Child labor and other forms of child abuse

Jomari, a child from Estancia, dives along with his father in order to operate the compressors used in nylon shells propagation. This is deep sea fishing and considered as the worst form of child labor. Soledad, 9, of Estancia, lives with her aunt and the latter asks her to help out in the house. Teaching children to help in household chores is okay, but to treat them as laborers rather than like a family member and if this already deprives the child the ability to study well, it's no longer acceptable. Soledad always absents herself from school because she has to work in her aunt's house. Jeff always sleeps in school and when he's not in school, he joins his father in collecting shrimps and crabs. There's no time for learning anymore. Bethany, 12, said that she works in a sugarcane plantation in Duenas every weekend. Sometimes, she faints from dehydration. Most of the time, she injures herself.

Children have the right to education and play, as part of their childhood. But due to poverty, some do not have the luxury to learn, play and most of all, gain the respect and care that they are supposed to have. Added to that, when children are in work surroundings, they are endangering themselves as well. This holds true for those who engage in deep sea fishing like Jomari, sugarcare plantations like Bethany and scavenging. This is the reason why child labor is one of the forms of child abuse that we should watch out for.

The government has enacted several laws to protect our children. Republic Act (RA) 7610 is the most significant law for the protection of children. This act calls for stronger deterrence against child abuse, neglect, cruelty, exploitation and discrimination, and other conditions prejudicial to child development.
Apart from child labor, the following are forms of child abuse:

Physical Abuse. Any act that results to non-accidental or unreasonable physical injury to a child. This includes lacerations, fractures, burns, strangulation, human bites and similar acts. This is the reason why parents or other adults should refrain from slapping or even pinching the child as a form of discipline. There are other forms of disciplining the child and that is through kindness and a clear explanation why a certain act is wrong.

Psychological or emotional abuse. Any harm to a child's emotional or intellectual well-being. Some of the common acts are cursing, belittling and rejecting. Calling a “child gago/gaga, mangu, bwisit” and other hurtful remarks won't do the child any good. Chances are, the child will grow up as such because, at a young age, he is already made to think that he or she is such.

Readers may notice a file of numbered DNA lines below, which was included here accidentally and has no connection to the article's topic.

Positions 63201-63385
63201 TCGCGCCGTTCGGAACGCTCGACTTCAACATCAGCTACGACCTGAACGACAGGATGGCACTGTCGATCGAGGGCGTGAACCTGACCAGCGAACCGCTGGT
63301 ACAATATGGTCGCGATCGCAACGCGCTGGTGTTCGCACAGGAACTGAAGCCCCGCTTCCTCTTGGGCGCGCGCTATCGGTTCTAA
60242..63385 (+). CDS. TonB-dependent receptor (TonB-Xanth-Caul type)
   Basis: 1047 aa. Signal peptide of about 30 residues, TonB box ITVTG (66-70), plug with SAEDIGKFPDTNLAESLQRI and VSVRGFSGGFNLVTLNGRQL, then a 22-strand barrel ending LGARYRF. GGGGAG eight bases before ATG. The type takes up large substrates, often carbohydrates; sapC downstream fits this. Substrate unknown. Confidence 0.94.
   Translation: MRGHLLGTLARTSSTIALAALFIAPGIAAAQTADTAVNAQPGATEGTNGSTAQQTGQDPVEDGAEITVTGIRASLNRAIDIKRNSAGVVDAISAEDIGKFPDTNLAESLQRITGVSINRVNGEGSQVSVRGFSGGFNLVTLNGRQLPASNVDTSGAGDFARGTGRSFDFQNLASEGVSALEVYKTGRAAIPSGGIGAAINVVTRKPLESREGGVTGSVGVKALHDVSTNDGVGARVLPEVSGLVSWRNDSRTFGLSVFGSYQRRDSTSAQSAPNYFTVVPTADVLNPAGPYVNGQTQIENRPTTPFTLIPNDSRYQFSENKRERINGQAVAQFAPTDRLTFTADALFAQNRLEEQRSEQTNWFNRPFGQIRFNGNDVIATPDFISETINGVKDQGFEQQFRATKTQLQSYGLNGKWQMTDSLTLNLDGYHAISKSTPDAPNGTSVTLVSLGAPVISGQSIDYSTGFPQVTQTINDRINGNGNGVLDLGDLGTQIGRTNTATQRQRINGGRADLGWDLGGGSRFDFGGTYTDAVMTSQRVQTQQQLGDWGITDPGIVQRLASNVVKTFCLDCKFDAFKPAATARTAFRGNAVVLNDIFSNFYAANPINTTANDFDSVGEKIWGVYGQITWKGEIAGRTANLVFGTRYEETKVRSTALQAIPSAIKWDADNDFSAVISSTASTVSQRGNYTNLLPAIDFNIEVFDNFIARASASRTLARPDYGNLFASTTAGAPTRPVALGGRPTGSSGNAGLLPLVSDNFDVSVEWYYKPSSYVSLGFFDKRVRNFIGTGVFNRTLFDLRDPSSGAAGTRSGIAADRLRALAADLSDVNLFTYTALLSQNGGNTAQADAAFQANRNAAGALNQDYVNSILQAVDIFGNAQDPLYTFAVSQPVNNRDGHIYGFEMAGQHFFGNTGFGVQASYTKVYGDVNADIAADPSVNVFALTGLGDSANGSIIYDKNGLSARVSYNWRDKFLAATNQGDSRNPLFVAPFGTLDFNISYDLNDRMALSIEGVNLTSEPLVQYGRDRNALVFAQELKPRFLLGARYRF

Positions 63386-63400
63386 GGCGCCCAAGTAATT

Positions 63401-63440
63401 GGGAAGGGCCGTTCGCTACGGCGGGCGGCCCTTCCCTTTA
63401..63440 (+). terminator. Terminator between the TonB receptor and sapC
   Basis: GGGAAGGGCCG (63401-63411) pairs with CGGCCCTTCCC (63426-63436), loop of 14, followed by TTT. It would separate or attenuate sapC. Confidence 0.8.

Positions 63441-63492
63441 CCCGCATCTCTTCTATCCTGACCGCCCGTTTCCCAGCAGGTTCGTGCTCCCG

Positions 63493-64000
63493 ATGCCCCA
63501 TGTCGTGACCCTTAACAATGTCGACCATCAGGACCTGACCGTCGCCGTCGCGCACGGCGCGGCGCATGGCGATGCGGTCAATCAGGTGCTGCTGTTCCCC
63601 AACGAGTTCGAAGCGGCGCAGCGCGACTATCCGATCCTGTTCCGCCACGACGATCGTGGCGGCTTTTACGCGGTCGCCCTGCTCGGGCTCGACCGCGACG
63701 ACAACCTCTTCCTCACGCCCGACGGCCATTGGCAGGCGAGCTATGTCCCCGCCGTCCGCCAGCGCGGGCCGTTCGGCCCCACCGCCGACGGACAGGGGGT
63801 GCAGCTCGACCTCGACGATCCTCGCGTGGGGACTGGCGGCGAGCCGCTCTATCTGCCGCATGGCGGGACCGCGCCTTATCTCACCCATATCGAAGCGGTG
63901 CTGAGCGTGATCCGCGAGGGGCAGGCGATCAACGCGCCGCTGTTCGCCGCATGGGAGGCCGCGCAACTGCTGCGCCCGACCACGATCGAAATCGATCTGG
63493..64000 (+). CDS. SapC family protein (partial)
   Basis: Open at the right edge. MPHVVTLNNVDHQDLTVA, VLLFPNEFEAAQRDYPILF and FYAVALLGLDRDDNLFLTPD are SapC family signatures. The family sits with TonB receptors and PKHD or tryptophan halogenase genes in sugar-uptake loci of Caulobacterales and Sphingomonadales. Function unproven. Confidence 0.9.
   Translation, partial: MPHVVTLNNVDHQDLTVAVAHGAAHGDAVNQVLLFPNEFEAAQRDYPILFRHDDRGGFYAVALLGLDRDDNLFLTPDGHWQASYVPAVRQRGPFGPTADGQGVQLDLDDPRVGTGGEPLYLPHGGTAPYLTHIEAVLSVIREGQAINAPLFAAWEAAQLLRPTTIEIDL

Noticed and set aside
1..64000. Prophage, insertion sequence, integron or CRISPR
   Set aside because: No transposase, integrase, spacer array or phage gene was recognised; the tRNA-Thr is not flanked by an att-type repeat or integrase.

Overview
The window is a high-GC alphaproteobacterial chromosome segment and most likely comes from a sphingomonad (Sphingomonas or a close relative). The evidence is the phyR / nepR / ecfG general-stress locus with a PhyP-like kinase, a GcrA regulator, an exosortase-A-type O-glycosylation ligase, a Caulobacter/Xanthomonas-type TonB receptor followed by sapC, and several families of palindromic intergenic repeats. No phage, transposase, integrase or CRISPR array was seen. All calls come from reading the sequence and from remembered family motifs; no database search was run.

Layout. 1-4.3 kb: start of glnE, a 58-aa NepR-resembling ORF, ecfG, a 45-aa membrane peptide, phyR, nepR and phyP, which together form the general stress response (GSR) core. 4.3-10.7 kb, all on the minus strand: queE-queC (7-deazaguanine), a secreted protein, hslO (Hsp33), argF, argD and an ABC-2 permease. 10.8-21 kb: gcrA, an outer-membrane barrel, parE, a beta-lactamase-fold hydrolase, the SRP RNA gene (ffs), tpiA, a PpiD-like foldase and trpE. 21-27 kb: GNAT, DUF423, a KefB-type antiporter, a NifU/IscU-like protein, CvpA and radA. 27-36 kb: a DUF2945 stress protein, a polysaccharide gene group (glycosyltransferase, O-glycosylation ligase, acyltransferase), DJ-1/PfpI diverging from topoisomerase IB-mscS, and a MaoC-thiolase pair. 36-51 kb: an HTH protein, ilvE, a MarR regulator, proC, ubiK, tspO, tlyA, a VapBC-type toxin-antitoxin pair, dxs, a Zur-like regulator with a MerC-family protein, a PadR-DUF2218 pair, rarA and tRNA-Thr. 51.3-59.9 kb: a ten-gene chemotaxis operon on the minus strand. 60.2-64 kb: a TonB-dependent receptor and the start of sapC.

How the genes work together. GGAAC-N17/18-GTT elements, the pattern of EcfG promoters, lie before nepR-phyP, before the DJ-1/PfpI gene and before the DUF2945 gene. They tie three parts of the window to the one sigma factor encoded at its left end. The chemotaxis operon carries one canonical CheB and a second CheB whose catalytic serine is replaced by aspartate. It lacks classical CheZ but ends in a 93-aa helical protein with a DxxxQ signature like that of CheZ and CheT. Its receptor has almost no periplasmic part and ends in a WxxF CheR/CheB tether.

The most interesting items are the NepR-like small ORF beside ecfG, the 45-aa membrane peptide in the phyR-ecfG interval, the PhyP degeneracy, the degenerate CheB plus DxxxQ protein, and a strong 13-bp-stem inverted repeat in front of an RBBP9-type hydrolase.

Neglect. Any unreasonable deprivation of a child's basic needs such as food, clothing, shelter, education, medical, general care, and supervision by parents, guardians or custodians.

Sexual abuse. Refers to any employment, use, persuasion, inducement, enticement or coercion of a child to engage in sex or assist another person to engage in sexual intercourse or lascivious conduct. It includes molestation, prostitution or incest with children.

Sexual exploitation. Refers to hiring, employment, persuasion, inducement or coercion of a child to perform in obscene exhibitions and indecent shows or to pose or act as a model in obscene publication or pornographic materials.
Child prostitution. Refers to the act done to children, who, for money, profit or any other consideration or due to the coercion or influence of any adult, syndicate or group, indulge in sexual intercourse or lascivious conduct.

Child trafficking. The trading and dealing with children including the act of buying and selling a child for money, or for any other consideration or barter (RA 9208 or Anti-Trafficking in Persons Act).

Child in conflict with the law. A child who is alleged, as, accused of, or adjudged as having committed an offense under Philippine laws (RA 9344 or Juvenile Justice and Welfare Act).

Spiritual Abuse. The misuse of power, authority or trust by an person in a position of spiritual power or authority through controlling, coercing, manipulating or dominating a child's development.

A child refers to any person below 18 years of age or those over 18 but are unable to fully take care of themselves or protect themselves from abuse, neglect, cruelty, exploitation or discrimination because of a physical or mental disability or condition.

A child abuser is a criminal. Report child abuse to the Department of Social and Welfare Development at 336-5428.

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